[Agropyron junceum var. repens (L.) M. Marsson, more]
Plants strongly rhizomatous, sometimes glaucous. Culms 50-100 cm. Leaves sometimes somewhat basally concentrated; sheaths pilose or glabrous proximally; auricles 0.3-1 mm; ligules 0.25-1.5 mm; blades 6-10 mm wide, usually flat, abaxial surfaces glabrous or sparsely pilose, adaxial surfaces usually sparsely pilose over the veins, sometimes glabrous, veins smooth, widely spaced, primary veins prominent, separated by the secondary veins. Spikes 5-15 cm long, 0.5-1.5 cm wide, erect, usually with 1 spikelet per node, occasionally with 2 at a few nodes; internodes 4-6(9.5) mm long, 0.5-1.2 mm wide, smooth or scabrous, glabrous, evenly puberulent, or sparsely pilose, hairs to 0.3 mm. Spikelets 10-27 mm, appressed to ascending, with 4-7 florets; disarticulation tardy, usually below the glumes, the spikelets falling intact. Glumes oblong, glabrous, keeled distally, keels inconspicuous and smooth proximally, scabrous and conspicuous distally, lateral veins inconspicuous, hyaline margins present in the distal 1/2, apices acute, unawned or awned, awns to 3 mm; lower glumes 8.8-11.4 mm, 3-6-veined; upper glumes 7-12 mm, 5-7-veined; lemmas 8-12 mm, glabrous, mostly smooth, sometimes scabridulous distally, unawned or with a 0.2-4(10) mm awn, awns straight; paleas 7-9.5 mm, keels ciliate from 1/2 to almost the entire length, apices emarginate, truncate, or rounded; anthers 4-7 mm. 2n = 22, 42. Genome StStH.
Elymus repens is native to Eurasia; it is now established through much of the Flora region, extending from Alaska to Greenland and south to California, Texas, and North Carolina. It grows well in disturbed sites, spreading rapidly via its long rhizomes, as well as by seed. It is also drought tolerant. Although it is listed a noxious weed in several states, it provides good forage. It differs from E. hoffmannii -in having widely spaced, unequally prominent leaf veins and, usually, shorter awns.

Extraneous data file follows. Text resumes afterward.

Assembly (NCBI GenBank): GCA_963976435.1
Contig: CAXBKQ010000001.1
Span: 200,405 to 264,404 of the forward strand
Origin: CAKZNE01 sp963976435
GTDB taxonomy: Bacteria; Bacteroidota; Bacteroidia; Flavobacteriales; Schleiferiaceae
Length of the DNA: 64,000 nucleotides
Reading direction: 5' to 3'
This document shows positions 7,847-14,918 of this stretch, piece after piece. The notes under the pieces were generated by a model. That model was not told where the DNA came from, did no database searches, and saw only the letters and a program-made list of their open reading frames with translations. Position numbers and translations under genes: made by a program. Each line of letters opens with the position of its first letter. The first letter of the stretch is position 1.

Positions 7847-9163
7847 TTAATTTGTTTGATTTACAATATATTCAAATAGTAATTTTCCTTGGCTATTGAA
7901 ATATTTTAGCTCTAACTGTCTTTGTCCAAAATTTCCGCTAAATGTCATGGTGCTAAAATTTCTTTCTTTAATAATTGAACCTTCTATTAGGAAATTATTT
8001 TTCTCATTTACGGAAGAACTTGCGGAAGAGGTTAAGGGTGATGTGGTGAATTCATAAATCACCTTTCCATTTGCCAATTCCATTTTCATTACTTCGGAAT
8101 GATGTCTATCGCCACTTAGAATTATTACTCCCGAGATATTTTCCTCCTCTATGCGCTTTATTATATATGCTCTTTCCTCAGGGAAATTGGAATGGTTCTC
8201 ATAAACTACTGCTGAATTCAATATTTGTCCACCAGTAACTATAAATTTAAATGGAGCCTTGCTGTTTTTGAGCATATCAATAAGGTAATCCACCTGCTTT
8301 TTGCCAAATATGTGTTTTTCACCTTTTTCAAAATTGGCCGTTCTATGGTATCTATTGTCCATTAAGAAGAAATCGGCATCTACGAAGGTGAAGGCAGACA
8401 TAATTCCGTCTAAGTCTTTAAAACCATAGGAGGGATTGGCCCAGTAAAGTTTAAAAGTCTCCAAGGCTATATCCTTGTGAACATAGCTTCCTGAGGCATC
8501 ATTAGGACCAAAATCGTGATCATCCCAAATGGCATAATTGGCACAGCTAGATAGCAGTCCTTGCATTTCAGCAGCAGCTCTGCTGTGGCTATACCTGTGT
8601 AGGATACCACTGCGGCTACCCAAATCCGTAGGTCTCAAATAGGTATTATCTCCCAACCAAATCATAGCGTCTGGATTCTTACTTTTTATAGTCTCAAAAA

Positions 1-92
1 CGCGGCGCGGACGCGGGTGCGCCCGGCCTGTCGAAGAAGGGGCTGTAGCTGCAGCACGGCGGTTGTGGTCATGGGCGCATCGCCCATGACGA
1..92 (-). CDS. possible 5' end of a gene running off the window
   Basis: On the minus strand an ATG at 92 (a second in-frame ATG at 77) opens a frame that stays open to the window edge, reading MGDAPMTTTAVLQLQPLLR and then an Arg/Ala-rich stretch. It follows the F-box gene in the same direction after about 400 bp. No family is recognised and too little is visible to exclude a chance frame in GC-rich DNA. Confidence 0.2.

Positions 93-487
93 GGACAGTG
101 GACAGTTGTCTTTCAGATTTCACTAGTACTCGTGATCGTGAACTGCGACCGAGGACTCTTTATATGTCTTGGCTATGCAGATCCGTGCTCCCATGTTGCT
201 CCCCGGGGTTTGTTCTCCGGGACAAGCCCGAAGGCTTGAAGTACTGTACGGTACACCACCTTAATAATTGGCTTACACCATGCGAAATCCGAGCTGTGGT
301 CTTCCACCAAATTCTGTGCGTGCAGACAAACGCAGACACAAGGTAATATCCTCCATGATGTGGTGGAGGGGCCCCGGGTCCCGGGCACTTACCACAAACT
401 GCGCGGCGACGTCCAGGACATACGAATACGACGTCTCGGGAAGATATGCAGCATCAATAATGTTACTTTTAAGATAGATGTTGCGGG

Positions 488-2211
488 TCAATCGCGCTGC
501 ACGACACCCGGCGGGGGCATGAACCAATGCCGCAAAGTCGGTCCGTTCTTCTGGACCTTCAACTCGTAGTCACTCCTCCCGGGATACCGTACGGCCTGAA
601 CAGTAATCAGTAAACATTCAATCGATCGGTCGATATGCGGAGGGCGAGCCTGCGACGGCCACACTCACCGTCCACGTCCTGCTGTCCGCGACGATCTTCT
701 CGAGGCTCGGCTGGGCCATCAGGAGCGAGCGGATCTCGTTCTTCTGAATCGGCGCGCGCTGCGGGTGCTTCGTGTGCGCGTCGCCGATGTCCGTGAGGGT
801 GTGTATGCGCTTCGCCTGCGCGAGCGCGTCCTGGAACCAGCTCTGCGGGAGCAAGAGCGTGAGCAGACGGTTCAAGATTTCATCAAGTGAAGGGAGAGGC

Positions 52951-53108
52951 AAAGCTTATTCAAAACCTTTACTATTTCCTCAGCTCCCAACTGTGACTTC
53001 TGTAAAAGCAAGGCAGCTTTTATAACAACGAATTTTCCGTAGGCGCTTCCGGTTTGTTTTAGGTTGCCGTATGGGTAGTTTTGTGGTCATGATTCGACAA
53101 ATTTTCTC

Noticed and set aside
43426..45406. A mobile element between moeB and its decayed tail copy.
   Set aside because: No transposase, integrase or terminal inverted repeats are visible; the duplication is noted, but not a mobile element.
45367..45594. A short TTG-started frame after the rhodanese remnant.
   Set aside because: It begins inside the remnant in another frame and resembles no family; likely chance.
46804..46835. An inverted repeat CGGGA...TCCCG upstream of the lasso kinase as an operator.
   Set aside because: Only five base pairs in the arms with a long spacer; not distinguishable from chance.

Godley (1947) demonstrated that lemma awn development, glaucousness, and the pubescence of the rachises are each effectively controlled by single genes. Long-awned plants are homozygous recessive, and awn-tipped plants homozygous dominant; glaucousness is dominant over non-glaucousness, and glabrous rachises over pubescent rachises. Awned plants appear to be established along the coasts of Newfoundland and Nova Scotia. They have generally been identified as Agropyron pungens (Pers.) Roem. & Schult. , a species that has obtuse, mucronate lemmas.
Strongly rhizomatous, green or occasionally glaucous, 5-10 dm, the culms hollow at anthesis; lvs mostly flat, 3-10+ mm wide, usually with scattered hairs above,
the numerous slender veins ca 0.2 mm apart; spikes erect, 8-17 cm, the middle internodes 4-7 mm; rachis- joints usually flat on one side and rounded on the other; spikelets 10-18 mm, 3-8-fld, disarticulating below the glumes; glumes about half as long as the spikelet, 5-7-veined, lanceolate, acute and usually with an awn 0.5-4 mm; lemmas 7-10 mm, 5-veined, glabrous to apically scaberulous, tapering to a point or a short, straight awn to 5(-10) mm; anthers 4-5.5 mm; 2n=42. Native of Eurasia and possibly our Atlantic coast, now widespread as a weed in moderately moist, disturbed sites throughout most of the U.S. and Can. (Agropyron r.; Elymus r.) A probable hybrid with Elymus trachycaulus has been called Agropyron ذseudorepens; the concept of Agropyron is now restricted to the crested wheatgrasses.
Gleason, Henry A. & Cronquist, Arthur J. 1991. Manual of vascular plants of northeastern United States and adjacent Canada. lxxv + 910 pp.
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